Yes, I am coming to a realization as I write this. The realization that I have been neglecting my duties to the Gods, to my friends, to my family, and to the seekers who come my way wanting to learn more about the religion, spirituality, and craft of the path they have found themselves on.

I feel called, compelled, to teach in one manner or another. Most of what I do is through podcasting. My podcast series has been going for nearly nine years. I’ve also be involved in radio broadcast for a little more than nine years. My teaching used to take the form of one on one with students. After a short period of burnout, due to many circumstances, I returned to teaching through the auspices of internet radio. I also write, but that is the avenue of teaching and creativity that has been lacking for the last several months.

Image result for imposter syndromeI have to pull myself out of the funk. Not something easy to do. The funk, the depression, is caused by a combination of things. Some of it caused by the meds – that is mostly the drowsy or lazy aspect. The rest of it is the sense of defeat that I have felt. My creativity is well received by those who take it in. The number who take it in has been disappointing. But when I seem to be on the way to success with the creativity, I shoot myself in the foot. I allow the impostor syndrome to get in the way of everything and down I go.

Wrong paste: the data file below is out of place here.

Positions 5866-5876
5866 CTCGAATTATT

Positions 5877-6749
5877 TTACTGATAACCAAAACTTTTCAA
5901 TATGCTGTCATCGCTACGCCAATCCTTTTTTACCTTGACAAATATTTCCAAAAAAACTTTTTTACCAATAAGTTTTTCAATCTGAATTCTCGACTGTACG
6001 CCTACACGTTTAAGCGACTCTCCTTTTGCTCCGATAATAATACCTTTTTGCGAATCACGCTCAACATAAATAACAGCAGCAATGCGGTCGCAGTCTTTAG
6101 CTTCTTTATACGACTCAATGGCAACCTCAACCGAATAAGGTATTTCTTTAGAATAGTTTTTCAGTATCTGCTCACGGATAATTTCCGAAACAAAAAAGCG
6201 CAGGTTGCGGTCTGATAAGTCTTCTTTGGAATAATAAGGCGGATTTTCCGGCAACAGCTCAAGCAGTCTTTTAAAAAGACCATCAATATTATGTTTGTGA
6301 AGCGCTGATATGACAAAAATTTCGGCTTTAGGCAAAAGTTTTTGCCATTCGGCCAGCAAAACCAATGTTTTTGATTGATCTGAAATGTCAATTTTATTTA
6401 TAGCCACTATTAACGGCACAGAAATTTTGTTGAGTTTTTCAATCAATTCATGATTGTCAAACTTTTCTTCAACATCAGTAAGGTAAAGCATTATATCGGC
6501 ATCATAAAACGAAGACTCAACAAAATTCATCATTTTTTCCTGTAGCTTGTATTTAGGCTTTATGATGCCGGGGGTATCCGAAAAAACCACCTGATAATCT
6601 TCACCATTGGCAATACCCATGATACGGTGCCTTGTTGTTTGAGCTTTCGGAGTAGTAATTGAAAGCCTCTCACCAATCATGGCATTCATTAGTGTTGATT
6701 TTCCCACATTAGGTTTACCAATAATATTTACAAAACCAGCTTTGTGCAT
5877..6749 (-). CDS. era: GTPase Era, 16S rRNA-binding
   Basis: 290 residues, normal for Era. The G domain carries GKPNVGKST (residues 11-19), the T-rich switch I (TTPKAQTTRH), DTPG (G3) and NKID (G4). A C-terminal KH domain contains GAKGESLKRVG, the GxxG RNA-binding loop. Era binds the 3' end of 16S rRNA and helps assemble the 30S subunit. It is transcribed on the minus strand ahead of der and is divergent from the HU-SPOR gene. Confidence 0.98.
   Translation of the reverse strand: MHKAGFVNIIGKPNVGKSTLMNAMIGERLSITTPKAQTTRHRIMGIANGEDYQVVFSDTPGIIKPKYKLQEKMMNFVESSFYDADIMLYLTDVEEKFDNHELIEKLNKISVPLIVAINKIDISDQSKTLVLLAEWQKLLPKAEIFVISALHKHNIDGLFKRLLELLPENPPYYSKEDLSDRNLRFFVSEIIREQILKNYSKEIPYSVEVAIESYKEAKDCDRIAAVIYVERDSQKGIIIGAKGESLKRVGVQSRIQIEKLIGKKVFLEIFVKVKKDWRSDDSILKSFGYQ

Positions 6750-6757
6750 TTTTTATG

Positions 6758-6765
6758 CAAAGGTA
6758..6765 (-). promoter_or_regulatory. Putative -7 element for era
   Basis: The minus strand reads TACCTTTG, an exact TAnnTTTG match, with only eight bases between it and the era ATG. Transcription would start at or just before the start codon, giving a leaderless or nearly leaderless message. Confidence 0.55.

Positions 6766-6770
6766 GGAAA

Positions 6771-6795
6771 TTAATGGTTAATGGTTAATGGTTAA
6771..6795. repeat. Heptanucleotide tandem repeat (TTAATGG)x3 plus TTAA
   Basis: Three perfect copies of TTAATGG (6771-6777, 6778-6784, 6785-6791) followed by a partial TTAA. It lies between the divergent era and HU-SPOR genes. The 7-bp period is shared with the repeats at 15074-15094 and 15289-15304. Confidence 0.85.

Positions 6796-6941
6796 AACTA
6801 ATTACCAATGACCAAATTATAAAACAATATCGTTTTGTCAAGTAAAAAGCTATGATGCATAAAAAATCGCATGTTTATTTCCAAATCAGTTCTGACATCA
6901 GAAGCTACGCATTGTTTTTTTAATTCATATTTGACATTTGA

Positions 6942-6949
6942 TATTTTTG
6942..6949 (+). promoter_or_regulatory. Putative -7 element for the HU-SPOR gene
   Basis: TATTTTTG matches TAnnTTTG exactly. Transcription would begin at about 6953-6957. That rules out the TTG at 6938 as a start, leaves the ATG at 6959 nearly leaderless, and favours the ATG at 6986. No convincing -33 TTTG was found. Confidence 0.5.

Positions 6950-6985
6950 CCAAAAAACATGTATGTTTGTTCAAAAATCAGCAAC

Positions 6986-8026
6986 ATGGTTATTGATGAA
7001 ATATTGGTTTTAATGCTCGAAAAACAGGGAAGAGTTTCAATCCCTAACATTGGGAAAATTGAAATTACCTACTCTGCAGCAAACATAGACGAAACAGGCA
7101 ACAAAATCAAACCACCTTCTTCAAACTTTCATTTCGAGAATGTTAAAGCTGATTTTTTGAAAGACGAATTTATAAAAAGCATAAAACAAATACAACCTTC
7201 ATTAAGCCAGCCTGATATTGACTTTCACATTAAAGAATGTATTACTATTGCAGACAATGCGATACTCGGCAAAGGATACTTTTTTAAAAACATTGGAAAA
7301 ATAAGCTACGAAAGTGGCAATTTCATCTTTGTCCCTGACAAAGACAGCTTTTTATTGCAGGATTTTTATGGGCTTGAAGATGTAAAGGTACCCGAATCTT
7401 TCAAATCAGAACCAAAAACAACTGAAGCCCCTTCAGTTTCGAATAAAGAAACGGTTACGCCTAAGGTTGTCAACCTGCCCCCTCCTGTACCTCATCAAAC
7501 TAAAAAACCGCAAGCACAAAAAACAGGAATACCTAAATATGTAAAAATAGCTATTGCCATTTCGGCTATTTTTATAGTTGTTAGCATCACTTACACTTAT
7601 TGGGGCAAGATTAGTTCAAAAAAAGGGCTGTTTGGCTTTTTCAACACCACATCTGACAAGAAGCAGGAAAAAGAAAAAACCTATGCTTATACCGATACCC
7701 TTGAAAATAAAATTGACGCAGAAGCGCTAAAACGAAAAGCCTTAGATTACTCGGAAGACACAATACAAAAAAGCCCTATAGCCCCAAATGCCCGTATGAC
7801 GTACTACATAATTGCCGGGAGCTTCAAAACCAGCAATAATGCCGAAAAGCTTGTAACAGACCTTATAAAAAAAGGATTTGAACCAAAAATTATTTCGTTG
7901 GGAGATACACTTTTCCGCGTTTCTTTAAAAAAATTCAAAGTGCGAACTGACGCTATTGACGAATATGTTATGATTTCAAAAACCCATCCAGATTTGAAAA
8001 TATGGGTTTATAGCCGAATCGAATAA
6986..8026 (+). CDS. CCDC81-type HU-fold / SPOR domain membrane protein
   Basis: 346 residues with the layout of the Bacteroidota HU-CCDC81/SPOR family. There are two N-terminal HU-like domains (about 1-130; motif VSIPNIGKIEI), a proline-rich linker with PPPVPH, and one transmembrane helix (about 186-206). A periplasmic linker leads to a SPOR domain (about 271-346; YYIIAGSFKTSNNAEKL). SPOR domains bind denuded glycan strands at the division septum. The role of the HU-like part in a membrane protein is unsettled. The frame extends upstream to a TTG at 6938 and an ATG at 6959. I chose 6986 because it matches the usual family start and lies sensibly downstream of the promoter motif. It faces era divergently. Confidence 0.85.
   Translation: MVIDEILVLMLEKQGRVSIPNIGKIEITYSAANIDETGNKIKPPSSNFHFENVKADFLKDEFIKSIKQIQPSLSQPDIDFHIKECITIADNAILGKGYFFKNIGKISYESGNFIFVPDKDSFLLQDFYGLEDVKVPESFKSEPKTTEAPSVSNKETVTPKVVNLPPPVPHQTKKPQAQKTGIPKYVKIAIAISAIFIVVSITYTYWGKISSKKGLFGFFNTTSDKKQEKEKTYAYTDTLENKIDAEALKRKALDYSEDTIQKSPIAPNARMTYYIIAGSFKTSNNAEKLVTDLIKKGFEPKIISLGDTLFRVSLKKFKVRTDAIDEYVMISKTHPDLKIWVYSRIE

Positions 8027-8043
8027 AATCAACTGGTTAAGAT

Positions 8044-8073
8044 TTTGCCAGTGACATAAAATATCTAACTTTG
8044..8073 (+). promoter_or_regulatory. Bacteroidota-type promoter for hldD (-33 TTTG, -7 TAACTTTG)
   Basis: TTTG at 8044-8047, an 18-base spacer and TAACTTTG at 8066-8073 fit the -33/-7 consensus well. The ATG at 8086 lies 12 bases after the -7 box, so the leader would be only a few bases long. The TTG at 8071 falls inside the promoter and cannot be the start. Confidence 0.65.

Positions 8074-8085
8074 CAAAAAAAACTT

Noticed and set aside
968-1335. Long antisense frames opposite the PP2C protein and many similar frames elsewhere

Many of the greatest minds in the world, from authors to actors, from politicians to spiritual leaders, suffer from impostor syndrome. Don’t get me wrong, I am not claiming that I am a great mind. I am just saying that I, and every other person with IS, are in good company. Should make me feel better, right? It doesn’t. Why? Those individuals have over come the IS. I’ve not.

Over coming the impostor syndrome is a goal I am setting for myself tonight as I write this. I am going to fight my way out of the doldrums and back into action. I am going to do what I am called to do, what I am compelled by the Gods to do. I will be the best me  I can be.

To the keyboard! To write! To dream! To Be Me!